Chastisements and miracles are two sides of the same coin — they both get our attention and cause us to realize the awesome power and love of God. God is no dummy. He sees how easily people turn away from him to lives of sin and immorality when humanity gets a bit too comfortable. Sometimes, He needs to wake us up to the fact that there is more than what this world provides. God needs to get our attention, sometimes with miracles and sometimes with tragedy. But in the end, they bring more people into deeper communion with Him.

Abortion is just one of the many reasons why God needs to wake us up through chastisements

The Rosary Connection

The main idea behind the Medjugorje secrets and chastisements is to bring about conversion. Focus on your personal conversion when you meditate on the Third Luminous Mystery. After all, the word “conversion” is right there in the title — The Proclamation of the Kingdom of Heaven and the Call to Conversion. We all have some sort of converting to do because none of us are perfect. We all have obstacles to overcome that prevent us from living 100% for God. When you pray, ask God to help you identify your weaknesses and give you the will to change them.

One of the messages in Dan Lynch’s book is that we shouldn’t worry about the details of the 10 secrets from Medjugorje. We should already be living a life of prayer, fasting, and conversion. Worrying about the chastisements is like worrying over the end of the world. We shouldn’t wait for supernatural events to motivate us to convert because our personal end (aka death) may come before they take place. We need to act without our Mother Mary nagging or chastising humanity in a big way. If you wait too long because you’re waiting for a big sign, you may miss the opportunity to convert. The “big sign” might be you standing before God and it will be too late to convert.

What the Rosary Teaches us about Preparation

In last Sunday’s Gospel, Jesus told the parable about the wedding guests and how one was thrown out because he wasn’t wearing appropriate attire.

But when the king came in to meet the guests,
he saw a man there not dressed in a wedding garment. 
The king said to him, ‘My friend, how is it
that you came in here without a wedding garment?’
But he was reduced to silence.
Then the king said to his attendants, ‘Bind his hands and feet,
and cast him into the darkness outside,
where there will be wailing and grinding of teeth.’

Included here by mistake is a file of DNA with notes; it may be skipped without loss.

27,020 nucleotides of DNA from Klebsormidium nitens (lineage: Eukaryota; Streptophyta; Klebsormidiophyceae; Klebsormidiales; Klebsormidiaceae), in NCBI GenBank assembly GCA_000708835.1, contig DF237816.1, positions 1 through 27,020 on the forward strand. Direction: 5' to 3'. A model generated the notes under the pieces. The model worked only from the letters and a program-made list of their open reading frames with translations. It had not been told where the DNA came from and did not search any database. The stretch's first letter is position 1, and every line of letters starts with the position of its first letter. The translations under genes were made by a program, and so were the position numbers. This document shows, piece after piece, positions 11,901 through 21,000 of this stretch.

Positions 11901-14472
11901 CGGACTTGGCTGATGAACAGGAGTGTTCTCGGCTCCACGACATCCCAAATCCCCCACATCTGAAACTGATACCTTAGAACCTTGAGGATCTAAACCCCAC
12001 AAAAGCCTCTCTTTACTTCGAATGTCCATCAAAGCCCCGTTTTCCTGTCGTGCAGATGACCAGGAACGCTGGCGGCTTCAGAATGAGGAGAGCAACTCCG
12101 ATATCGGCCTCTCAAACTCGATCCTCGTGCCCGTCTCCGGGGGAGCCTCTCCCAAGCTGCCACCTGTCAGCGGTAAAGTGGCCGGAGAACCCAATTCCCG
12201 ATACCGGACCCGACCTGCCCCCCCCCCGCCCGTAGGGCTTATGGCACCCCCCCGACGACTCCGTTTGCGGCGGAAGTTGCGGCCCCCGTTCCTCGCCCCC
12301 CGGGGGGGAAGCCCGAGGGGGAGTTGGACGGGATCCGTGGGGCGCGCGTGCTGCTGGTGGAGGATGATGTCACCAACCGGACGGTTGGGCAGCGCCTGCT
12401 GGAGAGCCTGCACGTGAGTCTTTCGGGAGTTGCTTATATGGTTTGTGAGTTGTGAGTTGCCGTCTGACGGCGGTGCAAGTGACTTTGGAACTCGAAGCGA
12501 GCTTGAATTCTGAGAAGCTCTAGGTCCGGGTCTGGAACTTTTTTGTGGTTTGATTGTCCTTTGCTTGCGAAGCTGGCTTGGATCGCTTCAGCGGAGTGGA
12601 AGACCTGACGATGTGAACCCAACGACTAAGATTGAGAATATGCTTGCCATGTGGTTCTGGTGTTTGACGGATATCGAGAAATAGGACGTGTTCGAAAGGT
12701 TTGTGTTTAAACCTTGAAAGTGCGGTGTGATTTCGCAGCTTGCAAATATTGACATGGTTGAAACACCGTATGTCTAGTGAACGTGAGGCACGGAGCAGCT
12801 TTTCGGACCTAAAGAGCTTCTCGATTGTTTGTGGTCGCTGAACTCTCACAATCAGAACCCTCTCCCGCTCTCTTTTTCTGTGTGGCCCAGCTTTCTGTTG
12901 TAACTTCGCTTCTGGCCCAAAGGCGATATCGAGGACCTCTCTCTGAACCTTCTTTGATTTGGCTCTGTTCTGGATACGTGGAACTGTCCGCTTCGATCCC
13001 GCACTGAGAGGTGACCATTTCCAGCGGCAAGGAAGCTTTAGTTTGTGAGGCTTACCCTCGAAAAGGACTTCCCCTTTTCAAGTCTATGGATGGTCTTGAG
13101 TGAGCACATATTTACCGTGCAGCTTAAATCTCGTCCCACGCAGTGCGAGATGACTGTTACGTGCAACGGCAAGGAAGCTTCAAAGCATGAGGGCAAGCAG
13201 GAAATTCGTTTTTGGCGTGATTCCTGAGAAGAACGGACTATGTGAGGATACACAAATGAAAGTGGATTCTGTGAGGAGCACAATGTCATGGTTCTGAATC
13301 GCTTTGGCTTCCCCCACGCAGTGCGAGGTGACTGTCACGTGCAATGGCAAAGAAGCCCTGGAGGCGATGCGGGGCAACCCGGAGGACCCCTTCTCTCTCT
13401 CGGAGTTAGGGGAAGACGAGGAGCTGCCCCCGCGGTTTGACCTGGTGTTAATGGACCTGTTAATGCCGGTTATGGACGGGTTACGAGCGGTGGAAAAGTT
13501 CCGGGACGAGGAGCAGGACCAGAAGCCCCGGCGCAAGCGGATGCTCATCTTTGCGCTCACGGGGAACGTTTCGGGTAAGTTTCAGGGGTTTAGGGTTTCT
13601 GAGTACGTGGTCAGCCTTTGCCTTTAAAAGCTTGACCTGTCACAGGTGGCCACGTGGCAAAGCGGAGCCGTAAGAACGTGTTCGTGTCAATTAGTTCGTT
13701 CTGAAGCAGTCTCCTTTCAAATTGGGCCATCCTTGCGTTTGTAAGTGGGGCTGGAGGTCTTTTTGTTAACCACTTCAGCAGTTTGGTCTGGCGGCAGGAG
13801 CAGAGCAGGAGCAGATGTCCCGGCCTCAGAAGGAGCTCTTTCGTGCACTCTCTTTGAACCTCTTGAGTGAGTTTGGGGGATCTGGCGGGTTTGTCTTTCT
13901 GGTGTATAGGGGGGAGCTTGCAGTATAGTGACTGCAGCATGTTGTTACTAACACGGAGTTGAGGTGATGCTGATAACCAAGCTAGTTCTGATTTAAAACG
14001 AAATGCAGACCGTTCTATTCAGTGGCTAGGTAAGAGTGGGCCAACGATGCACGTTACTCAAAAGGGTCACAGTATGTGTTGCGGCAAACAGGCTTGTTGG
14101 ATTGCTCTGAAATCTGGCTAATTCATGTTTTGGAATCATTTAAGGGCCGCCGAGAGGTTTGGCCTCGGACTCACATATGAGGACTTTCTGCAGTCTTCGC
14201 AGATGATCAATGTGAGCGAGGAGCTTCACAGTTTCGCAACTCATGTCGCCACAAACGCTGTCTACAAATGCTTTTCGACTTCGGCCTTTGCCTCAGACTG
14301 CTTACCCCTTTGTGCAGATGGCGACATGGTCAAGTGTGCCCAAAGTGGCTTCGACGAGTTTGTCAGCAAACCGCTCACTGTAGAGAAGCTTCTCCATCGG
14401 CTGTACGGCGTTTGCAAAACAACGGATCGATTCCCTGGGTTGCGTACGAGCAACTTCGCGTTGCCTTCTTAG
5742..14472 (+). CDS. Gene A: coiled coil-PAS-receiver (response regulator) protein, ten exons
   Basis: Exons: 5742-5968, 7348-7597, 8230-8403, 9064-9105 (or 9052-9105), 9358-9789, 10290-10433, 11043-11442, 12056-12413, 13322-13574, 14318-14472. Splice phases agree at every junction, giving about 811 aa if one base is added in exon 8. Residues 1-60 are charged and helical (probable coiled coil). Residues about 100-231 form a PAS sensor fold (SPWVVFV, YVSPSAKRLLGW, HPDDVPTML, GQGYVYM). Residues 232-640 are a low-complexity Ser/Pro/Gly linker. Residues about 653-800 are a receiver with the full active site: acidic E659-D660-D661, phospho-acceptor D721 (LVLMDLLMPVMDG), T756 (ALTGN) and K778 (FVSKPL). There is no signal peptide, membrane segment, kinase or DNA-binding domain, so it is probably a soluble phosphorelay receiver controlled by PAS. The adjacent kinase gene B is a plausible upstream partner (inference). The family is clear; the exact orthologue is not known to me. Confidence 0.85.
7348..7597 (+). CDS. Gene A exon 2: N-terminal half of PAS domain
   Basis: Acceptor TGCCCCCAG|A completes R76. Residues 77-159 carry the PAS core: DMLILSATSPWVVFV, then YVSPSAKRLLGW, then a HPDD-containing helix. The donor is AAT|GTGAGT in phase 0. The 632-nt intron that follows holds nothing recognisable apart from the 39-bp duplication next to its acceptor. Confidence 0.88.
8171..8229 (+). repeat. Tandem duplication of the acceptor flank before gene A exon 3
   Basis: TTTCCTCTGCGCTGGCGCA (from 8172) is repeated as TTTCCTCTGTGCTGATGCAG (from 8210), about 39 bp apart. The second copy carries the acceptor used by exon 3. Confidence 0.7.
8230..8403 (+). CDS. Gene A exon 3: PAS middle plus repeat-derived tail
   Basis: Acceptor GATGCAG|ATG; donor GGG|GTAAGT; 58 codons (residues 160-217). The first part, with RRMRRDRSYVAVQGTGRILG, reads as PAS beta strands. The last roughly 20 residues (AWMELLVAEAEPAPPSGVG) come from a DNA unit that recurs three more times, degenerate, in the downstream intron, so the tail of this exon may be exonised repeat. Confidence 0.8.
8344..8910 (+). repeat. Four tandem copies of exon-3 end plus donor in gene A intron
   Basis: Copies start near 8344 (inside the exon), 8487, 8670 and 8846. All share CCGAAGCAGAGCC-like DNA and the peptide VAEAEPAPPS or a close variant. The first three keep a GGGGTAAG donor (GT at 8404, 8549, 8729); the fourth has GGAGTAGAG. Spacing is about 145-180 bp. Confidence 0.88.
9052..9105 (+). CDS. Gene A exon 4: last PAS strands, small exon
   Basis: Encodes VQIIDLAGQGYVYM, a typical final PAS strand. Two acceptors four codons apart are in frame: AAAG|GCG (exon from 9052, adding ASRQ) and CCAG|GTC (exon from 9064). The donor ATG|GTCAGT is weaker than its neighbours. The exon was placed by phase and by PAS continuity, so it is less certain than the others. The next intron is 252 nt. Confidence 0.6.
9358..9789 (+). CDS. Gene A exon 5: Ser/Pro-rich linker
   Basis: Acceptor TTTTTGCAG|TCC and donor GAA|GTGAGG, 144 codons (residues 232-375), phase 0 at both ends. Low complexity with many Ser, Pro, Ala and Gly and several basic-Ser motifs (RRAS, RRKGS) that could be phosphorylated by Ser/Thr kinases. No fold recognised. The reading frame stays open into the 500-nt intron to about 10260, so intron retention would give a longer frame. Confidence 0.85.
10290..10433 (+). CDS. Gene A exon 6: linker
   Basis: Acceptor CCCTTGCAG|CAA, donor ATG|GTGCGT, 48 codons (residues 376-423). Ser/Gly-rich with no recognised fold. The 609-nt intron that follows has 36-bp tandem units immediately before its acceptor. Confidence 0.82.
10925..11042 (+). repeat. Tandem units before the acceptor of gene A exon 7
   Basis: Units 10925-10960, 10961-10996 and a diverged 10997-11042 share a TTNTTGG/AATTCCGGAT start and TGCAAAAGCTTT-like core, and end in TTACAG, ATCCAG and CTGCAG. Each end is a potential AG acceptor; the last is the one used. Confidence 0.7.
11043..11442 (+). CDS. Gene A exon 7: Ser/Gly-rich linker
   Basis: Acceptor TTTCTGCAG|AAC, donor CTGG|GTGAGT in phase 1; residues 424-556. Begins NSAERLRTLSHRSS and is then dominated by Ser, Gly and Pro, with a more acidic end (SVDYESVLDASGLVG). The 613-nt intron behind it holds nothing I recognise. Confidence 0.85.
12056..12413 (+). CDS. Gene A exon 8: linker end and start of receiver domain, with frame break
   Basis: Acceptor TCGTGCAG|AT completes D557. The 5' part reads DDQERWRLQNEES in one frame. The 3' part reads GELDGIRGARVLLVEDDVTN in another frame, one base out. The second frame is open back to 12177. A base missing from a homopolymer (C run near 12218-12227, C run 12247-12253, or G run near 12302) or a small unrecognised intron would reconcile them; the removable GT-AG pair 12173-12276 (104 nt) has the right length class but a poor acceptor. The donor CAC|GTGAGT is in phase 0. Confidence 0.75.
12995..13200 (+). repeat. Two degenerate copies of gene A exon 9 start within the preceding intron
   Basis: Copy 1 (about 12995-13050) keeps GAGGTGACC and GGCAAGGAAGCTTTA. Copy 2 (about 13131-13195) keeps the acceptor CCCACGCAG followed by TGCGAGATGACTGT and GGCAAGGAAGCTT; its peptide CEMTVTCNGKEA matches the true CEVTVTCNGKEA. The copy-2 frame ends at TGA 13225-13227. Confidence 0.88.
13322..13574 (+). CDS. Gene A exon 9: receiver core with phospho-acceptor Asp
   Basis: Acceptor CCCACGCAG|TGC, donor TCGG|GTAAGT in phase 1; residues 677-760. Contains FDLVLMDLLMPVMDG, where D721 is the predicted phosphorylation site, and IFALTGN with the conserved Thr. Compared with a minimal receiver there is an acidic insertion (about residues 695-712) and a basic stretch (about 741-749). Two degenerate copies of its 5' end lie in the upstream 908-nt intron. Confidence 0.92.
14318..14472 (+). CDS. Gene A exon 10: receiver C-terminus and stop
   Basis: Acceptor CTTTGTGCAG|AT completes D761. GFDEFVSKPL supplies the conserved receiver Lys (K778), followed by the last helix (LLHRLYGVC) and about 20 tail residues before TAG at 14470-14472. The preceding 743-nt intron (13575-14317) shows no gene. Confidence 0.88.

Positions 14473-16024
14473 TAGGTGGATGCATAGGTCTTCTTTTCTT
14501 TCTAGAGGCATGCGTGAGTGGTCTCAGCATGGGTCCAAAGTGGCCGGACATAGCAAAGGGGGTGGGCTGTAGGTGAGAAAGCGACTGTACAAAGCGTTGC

For a long time, this part of the parable troubled me. I always felt bad for the guest who showed up only to be tossed out for not wearing the appropriate attire. Here was a king, desperate to have people attend his wedding banquet after the invited guests turned him down. And so someone, maybe out of a sense of pity, agreed to come only to be humiliated and thrown out. Hadn’t the king ever heard the saying, “beggars can’t be choosers?” What did he expect by going out and inviting random people to his banquet?

Like Jesus’ other parables, this one isn’t supposed to be taken literally. It’s not a lesson on the etiquette of first-century wedding attire. Similar to the parable of the workers in the field, Jesus is using a simile about God and Heaven. Like any comparison, it’s not going to line up exactly. It’s the overall message and lesson being taught that is important, not the details used for illustration.

The point Jesus made in this parable was that God invites everyone to His Heavenly Kingdom. But that doesn’t mean we can act however we want and He has to accept us. Let’s look at this parable from a different point of view. Maybe the person without the garment wasn’t someone who could not afford one and maybe he wasn’t driven by pity to attend the banquet. Maybe he figured that because the king was asking everyone, he wouldn’t care how people came. Maybe, it was out of laziness that this person came to the banquet not attempting to make himself presentable. Basically, he was being what we would call a freeloader — someone looking to score a free meal.

I think that is the point of the parable — God won’t accept freeloaders in Heaven. While He desires all of us to be with Him in Heaven, we have to truly want to be there too. And if we want something, we have to work towards it. We can’t be lazy, selfish, or self-entitled. God made the rules quite clear through the 10 Commandments and Jesus’ teachings. Much like how people are expected to know the proper attire for a wedding banquet, we are expected to know and follow God’s laws for entering Heaven.

Preparation in the Rosary

Think about the Third Luminous Mystery, Jesus’ Proclamation of the Kingdom of Heaven and His Call to Conversion. We can think of conversion as us putting on the proper banquet attire and following proper etiquette. Our conversion is us taking off our worldly desires and sinful behavior so that we can appropriately sit at God’s banquet table in Heaven. We should be so excited about that prospect that we prepare ourselves here in this earthly life.